What Happens When Your Food Gets Industrialized
Drink Silk soy? I have. Notice how difficult it is to find a reference to being organic or non-GMO (except for a blurb on the back)?
It also rips off American farmers:
According to the USDA’s report U.S. organic soybean production started declining several years ago despite steeply increasing demand for organic feed grains and consumer products such as soymilk. “As the number of organic soybean producers has increased worldwide, U.S. producers have faced increased competition for the domestic market,” concludes Catherine Greene, USDA economist and lead author of the USDA report.
Cornucopia contends that the purported shortage of organic soybeans in the United States is not a legitimate excuse for companies to import cheap crops from China or abandon organic ingredient sourcing altogether. “Our research reveals that there are many highly committed organic companies that are offering products made with American-grown soybeans,” says Vallaeys. Examples are Eden Foods, which continues its long-standing relationships with domestic farmers who grow organic soybeans, and new market players like Vermont Soy that are actively engaged in recruiting existing local organic farmers to grow soybeans.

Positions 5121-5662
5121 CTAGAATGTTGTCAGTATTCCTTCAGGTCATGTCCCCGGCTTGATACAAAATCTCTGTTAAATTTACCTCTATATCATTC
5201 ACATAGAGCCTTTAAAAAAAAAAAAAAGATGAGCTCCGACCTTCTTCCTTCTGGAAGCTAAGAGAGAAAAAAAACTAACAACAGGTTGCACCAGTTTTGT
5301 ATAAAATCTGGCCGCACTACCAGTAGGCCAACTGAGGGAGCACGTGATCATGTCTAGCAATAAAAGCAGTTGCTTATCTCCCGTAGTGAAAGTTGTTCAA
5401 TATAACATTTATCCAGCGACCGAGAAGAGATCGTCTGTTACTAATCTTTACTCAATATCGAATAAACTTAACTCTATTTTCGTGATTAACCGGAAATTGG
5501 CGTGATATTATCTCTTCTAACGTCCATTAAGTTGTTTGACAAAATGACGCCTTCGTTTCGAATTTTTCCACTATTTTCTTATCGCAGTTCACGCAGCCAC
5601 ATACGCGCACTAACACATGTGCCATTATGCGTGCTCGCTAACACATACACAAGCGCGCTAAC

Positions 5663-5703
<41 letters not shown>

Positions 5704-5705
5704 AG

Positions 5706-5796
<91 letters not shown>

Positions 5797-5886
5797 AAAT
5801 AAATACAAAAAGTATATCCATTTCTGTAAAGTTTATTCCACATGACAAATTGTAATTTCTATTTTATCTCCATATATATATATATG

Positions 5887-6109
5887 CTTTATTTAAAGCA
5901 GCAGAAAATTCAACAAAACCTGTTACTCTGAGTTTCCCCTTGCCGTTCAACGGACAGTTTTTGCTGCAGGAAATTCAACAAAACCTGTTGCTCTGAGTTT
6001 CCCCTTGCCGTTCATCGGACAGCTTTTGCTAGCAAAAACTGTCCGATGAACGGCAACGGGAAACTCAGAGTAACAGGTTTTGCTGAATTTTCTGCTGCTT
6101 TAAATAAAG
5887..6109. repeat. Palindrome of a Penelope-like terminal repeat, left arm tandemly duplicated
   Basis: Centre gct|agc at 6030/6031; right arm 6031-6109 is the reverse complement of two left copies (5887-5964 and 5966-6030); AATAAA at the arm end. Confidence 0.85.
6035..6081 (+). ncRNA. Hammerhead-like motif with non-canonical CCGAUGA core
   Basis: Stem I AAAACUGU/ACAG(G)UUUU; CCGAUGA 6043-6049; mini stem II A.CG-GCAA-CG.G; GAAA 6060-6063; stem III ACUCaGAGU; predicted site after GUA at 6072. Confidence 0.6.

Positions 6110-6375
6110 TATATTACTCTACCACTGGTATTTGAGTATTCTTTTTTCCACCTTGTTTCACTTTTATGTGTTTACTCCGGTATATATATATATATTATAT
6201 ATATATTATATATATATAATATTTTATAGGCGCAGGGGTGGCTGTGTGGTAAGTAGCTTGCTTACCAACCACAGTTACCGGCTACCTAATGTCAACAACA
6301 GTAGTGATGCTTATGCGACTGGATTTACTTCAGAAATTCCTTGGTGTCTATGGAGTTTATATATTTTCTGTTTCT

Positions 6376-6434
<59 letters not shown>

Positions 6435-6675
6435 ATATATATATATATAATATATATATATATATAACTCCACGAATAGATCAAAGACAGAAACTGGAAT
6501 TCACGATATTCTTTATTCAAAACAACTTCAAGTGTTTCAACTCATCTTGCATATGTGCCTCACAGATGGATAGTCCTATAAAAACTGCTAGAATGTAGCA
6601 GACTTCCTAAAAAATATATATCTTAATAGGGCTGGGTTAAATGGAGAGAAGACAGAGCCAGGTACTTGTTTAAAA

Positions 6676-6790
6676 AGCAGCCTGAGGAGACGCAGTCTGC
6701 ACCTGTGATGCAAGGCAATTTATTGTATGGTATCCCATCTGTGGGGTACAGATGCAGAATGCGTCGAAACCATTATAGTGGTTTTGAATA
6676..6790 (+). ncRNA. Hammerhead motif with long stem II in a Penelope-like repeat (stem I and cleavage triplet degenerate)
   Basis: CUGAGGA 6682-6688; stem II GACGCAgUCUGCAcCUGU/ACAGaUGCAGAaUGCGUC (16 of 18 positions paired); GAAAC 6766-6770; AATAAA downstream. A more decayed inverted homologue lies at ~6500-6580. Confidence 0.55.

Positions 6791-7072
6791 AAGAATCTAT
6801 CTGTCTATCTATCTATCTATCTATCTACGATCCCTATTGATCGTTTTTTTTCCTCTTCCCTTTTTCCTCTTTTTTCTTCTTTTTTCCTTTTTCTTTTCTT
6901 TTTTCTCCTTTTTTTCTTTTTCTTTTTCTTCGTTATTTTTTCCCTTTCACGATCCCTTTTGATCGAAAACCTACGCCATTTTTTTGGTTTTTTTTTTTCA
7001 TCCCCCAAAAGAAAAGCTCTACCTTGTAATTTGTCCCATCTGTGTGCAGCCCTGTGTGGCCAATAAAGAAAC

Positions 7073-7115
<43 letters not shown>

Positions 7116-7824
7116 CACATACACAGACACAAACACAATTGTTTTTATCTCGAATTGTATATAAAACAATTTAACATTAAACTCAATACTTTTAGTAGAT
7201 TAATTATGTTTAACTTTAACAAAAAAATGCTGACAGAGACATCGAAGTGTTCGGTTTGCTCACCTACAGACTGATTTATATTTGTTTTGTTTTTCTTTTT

On the opposite end of the spectrum are companies like Dean Foods, a leading agribusiness involved mainly in dairy, which markets Silk soymilk. When Dean Foods first acquired the Silk brand, American farmers were eager to ramp up domestic production of organic soybeans for their soymilk. According to Cornucopia’s report, Dean Foods quickly dashed their hopes, telling multiple midwestern farmers and farmer cooperatives that they had to match the rock-bottom prices of Chinese organic soybeans—a price they simply could not meet. So Dean Foods bought Chinese soybeans for years, building its commanding industry market share, before substantially decreasing its support of organic agriculture altogether. Today, few Silk products are certified organic and some are even processed with toxic chemicals and labeled “natural”
Well that's really comforting.
I recently gave up cow's milk (not cheese, that's considered a Class A Sin by Wisconsinites) for soy milk, preferring something a tad more natural than artificial hormones and a dairy product my adult body doesn't actually require to thrive and survive. I knew 90% of American soybeans are GMO, so it did seem a bit suspect that Silk could somehow dig up the other 10% to bring me vanillay yummies every morning.
Now I know.
Is nothing sacred?!